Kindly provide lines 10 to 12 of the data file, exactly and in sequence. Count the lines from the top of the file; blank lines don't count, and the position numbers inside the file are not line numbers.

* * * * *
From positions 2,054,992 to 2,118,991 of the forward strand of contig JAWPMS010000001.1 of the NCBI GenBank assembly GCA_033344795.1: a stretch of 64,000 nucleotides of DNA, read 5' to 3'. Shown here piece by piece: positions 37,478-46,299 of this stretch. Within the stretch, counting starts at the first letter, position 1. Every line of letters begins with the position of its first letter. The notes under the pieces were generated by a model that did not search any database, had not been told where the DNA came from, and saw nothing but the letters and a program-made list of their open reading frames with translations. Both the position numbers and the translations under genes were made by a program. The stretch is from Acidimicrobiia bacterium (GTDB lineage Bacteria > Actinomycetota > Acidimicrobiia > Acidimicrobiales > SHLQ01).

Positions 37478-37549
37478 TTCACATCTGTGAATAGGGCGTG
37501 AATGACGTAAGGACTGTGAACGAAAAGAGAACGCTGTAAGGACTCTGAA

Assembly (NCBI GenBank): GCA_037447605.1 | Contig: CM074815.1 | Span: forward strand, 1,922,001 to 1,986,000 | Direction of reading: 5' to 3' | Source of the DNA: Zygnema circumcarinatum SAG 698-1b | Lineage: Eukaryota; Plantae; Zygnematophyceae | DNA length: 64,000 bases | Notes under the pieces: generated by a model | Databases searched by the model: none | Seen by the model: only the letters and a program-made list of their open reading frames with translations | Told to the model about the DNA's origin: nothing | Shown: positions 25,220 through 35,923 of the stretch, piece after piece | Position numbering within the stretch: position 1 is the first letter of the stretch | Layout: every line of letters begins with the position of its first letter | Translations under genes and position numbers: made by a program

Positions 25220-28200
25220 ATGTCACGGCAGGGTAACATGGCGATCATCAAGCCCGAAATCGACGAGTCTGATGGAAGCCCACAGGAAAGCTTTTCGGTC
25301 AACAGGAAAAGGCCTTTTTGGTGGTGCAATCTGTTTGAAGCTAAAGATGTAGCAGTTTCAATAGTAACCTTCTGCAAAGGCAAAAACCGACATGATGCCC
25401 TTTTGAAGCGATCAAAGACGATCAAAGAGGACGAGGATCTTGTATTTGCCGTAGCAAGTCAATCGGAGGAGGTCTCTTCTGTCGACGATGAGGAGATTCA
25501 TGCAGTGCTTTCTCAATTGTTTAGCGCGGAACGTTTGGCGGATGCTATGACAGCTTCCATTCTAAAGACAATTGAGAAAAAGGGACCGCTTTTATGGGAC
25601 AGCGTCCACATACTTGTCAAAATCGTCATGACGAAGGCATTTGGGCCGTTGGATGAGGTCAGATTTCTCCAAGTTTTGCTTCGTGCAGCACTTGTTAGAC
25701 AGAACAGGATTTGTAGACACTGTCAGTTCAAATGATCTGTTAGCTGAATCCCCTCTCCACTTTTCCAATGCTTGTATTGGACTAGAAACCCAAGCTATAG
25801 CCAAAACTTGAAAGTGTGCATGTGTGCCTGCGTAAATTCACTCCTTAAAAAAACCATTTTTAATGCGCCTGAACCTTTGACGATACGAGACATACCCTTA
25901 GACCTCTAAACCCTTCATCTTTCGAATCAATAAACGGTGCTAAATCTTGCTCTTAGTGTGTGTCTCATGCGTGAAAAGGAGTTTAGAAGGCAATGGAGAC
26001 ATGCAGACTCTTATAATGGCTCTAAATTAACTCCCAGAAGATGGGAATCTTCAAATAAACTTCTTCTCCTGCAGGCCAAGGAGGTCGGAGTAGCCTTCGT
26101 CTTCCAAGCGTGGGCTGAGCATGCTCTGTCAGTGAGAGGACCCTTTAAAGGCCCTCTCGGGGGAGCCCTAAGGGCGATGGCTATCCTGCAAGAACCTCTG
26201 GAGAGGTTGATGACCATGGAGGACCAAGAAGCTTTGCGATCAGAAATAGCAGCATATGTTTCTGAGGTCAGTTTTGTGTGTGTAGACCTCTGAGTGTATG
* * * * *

25501 TGCAGTGCTTTCTCAATTGTTTAGCGCGGAACGTTTGGCGGATGCTATGACAGCTTCCATTCTAAAGACAATTGAGAAAAAGGGACCGCTTTTATGGGAC
25601 AGCGTCCACATACTTGTCAAAATCGTCATGACGAAGGCATTTGGGCCGTTGGATGAGGTCAGATTTCTCCAAGTTTTGCTTCGTGCAGCACTTGTTAGAC
25701 AGAACAGGATTTGTAGACACTGTCAGTTCAAATGATCTGTTAGCTGAATCCCCTCTCCACTTTTCCAATGCTTGTATTGGACTAGAAACCCAAGCTATAG